Not home for Christmas

Buddy the elf holding a snow globe containing JMU's Wilson HallImagine you’re 6-years-old, and it’s Christmas morning. You wake up in a house not your own, surrounded by people you barely know. That could be the plight of some 198 children in Harrisonburg and Rockingham County who will not be at home on Christmas morning this year. They will be somewhere else.

They are in foster care. And every year, there are more of them. In 2008, 65 area children entered foster care and this year, so far, there are 99.

Foster care is a stopgap. Children arrive in foster homes for various reasons — dangerous domestic situations, parents unable to provide care and medical or legal situations. Each child is unique. But they share one characteristic: They are in transition.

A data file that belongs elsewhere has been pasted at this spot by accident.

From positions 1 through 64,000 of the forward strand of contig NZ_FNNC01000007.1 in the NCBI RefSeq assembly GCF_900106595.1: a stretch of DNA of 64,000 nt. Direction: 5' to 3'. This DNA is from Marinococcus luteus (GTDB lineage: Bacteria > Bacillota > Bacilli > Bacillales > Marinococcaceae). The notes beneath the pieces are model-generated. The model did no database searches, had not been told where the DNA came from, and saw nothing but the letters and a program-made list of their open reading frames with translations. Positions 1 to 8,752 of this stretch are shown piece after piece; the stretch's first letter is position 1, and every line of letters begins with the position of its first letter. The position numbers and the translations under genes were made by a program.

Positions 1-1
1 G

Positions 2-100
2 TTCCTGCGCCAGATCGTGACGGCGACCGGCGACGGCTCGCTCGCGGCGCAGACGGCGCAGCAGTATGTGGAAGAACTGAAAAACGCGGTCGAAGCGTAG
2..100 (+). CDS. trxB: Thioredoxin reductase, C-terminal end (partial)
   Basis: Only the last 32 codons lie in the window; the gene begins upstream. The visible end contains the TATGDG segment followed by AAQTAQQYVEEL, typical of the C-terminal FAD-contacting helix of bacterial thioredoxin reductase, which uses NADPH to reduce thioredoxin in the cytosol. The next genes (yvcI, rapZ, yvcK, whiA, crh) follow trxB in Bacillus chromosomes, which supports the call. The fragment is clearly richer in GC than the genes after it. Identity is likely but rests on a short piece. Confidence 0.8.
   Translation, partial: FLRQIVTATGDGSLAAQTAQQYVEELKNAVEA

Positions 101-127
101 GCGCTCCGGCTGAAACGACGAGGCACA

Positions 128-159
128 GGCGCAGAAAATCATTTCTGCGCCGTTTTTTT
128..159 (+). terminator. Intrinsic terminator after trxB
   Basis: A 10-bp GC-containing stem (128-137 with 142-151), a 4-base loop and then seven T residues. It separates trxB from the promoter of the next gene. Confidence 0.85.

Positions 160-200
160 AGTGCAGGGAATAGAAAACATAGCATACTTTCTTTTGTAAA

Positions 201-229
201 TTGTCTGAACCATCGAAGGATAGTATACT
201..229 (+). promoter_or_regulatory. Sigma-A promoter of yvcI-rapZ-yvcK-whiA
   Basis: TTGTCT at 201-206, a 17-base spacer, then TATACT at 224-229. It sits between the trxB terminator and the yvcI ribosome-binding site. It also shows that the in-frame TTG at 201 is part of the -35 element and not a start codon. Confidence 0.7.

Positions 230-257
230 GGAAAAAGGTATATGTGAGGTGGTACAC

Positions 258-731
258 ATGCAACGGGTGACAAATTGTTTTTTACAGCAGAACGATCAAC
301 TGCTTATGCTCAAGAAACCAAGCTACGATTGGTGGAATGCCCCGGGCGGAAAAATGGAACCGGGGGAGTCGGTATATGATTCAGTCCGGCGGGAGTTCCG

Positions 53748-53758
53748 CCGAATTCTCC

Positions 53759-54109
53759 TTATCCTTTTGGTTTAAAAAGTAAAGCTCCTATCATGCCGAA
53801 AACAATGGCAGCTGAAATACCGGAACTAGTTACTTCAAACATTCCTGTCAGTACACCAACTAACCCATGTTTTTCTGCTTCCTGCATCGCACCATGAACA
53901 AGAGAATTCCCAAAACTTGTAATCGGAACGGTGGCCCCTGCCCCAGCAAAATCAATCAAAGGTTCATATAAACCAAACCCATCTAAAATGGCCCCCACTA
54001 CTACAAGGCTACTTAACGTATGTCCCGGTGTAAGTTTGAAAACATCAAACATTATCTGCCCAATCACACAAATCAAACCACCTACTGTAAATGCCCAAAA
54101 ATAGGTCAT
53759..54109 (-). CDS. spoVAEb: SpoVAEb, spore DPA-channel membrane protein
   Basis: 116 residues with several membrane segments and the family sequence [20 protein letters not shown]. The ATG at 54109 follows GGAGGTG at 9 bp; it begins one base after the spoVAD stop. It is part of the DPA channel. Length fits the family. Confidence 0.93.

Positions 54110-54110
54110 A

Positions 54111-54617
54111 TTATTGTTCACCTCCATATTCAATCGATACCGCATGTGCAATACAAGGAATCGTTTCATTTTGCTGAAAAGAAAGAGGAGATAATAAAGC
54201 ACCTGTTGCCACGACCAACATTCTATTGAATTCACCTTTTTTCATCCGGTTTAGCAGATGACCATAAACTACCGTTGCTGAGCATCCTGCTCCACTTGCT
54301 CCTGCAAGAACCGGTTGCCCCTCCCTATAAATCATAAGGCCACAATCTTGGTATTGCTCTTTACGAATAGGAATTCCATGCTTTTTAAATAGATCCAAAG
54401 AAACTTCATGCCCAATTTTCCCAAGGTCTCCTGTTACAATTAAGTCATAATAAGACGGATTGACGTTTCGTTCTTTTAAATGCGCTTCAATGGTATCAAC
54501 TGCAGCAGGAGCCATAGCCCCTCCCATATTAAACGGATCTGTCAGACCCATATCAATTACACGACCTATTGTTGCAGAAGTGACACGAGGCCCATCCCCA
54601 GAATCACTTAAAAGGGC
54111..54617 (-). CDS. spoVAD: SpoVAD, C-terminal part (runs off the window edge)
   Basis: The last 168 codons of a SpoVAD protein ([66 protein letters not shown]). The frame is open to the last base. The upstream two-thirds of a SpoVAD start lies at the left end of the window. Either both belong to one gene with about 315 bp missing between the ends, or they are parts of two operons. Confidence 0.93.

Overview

Foster care programs, like the one run by Harrisonburg-Rockingham Department of Social Services — and supported by dozens of foster parents in the community — provide stability in the lives of children who have experienced upheaval and who are often very vulnerable.

Their lives, quite frankly, are far removed from the average college student. Still, a group of students at JMU is paying attention to these children, amidst the hubbub of their own crazy lives, filled with classes and exams and friendships and activities.

Thirteen years ago, a group of JMU Student Ambassadors (student leaders who conduct campus tours and support the university in multiple ways) organized a concert to raise money for our area’s foster children. That year, the concert held in Grafton-Stovall Theatre raised $600. It was dubbed Operation Santa Claus.

The concert was a way to reach out to area children and to enrich their lives a little. It was a chance for some of our community’s most privileged — college students — to touch and perhaps change the lives of some of the most vulnerable. In the intervening years, Operation Santa Claus has become a tradition — one of change and one of engagement. Last year’s concert raised $4,300 for local foster children.